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What are you excited about in science? What is your scientific vision?
Ernesto Diaz-Flores, Ph.D. Postdoctoral Fellow – Shannon Lab UCSF

Science is a very exciting field because every new question represents a new challenge. As a scientist, my biggest contribution would be to tease out the biochemical mechanisms leading to leukemia and use that information to predict therapeutic responses prior to subjecting the patient to the treatment.
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February 21, 2012  |  User Stories

Cytobank User Stories: June Myklebust, Ph.D.

Welcome to Cytobank User Stories, a series featuring interviews with Cytobank users on their research, scientific vision, and use of flow cytometry.

This time we interview June Myklebust, Ph.D., a project leader in Erland Smeland’s lab at Oslo University Hospital and former postdoctoral fellow in the Levy Lab at Stanford. June’s recent publications include her contributions to studies on B-cell signaling networks in lymphoma and her work on bone morphogenetic proteins in B cell suppression.

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What are you excited about in science? What is your scientific vision?
June Myklebust, Ph.D.
Project Leader, Smeland lab
Oslo University Hospital
New discoveries that change our current biological models or change our view of what can be done in terms of therapeutic options. My scientific goal is to make discoveries from which patients can benefit. One of the challenges in cancer therapy today is to understand the molecular mechanisms for how patients develop fatal drug resistance. In the era of personalized medicine, development of in vitro assays with predictive power for drug-responsiveness, which then can guide the choice of therapy, would also be highly beneficial. I believe the ability to detect tumor cell heterogeneity will be crucial to address these issues, and therefore platforms for large-scale single cell measurements likely will be tiebreakers.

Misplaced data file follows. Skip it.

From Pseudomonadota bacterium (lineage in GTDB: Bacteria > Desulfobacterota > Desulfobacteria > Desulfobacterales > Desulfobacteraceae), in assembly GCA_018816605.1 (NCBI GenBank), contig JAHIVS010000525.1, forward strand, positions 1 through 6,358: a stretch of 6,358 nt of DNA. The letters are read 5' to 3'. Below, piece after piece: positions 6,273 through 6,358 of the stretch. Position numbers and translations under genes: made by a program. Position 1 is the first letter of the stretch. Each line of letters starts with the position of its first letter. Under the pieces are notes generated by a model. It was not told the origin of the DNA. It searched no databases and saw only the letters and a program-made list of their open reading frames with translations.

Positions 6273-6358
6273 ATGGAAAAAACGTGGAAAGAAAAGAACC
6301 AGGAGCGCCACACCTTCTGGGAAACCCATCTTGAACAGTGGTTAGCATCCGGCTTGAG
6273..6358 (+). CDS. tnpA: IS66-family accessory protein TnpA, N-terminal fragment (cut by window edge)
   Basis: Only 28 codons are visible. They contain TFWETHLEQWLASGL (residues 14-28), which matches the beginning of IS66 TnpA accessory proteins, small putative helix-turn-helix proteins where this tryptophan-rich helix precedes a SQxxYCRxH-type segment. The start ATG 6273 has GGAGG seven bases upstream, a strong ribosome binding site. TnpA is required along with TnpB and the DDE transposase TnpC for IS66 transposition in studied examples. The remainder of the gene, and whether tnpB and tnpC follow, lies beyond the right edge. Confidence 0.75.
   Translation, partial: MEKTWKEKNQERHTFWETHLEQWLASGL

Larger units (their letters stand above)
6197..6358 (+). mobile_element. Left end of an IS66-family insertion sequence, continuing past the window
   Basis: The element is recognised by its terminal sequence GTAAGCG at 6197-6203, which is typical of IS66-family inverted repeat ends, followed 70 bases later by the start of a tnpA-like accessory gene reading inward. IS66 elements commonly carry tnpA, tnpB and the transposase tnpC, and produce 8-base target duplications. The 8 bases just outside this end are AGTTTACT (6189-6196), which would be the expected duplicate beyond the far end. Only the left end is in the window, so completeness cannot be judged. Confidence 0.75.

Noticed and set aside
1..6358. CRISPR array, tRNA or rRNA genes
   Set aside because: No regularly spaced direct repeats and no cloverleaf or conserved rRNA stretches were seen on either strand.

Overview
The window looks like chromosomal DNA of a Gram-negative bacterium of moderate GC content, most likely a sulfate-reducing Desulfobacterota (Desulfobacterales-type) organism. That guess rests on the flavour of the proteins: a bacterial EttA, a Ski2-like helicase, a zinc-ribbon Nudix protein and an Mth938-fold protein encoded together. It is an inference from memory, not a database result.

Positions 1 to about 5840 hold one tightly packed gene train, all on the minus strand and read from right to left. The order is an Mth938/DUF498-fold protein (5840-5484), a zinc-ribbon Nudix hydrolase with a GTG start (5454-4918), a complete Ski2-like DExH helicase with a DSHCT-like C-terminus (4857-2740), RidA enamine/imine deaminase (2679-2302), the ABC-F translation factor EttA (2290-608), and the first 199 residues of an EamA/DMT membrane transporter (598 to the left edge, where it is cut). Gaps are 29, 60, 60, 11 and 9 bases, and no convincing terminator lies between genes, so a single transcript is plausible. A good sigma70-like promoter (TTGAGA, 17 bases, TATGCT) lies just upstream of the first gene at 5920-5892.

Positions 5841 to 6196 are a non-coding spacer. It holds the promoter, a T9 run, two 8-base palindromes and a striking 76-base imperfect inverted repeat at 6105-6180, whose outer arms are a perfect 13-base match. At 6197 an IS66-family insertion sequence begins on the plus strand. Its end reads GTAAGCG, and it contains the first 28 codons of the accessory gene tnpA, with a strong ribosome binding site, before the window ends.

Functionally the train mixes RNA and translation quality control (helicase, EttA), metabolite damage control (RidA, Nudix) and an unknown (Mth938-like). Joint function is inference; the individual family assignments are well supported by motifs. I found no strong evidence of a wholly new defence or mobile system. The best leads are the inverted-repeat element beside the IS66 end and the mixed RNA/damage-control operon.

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January 23, 2012  |  User Stories

Cytobank User Stories: Sean Bendall, Ph.D.

Welcome to our inaugural issue of Cytobank User Stories, a series featuring interviews with Cytobank users on their research, scientific vision, and use of flow cytometry.

First up is Sean Bendall, Ph.D., a postdoctoral fellow in Garry Nolan’s lab at Stanford University. Sean’s recent publications include his work on mass cytometry as well as SPADE (available in hosted models of Cytobank).

We’d be happy to hear what you think. Send us feedback and let us know who you’d like to hear from (including yourself)!

What are you excited about in science? What is your scientific vision?
Sean Bendall, Ph.D.
Postdoctoral fellow, Nolan lab
Stanford University
The thought of finding new biological paradigms is what gets me most excited.  There are many basic things in life that happen (biologically / biochemically – that is) which we take for granted.  However the underlying mechanism of many of these is completely unknown to us, and thus when they go awry we have little recourse to address them therapeutically.  Currently, in the context of the human genome, we really only have a grasp on about 20% of what’s there.  My overriding goal would be to develop methods / systems to help rapidly fill in this knowledge gap.  Because of the complexity (heterogeneity) of the human system, I believe that single-cell approaches will be best in addressing this and therefore my work will only put an increasing demand on analysis platforms to accommodate it.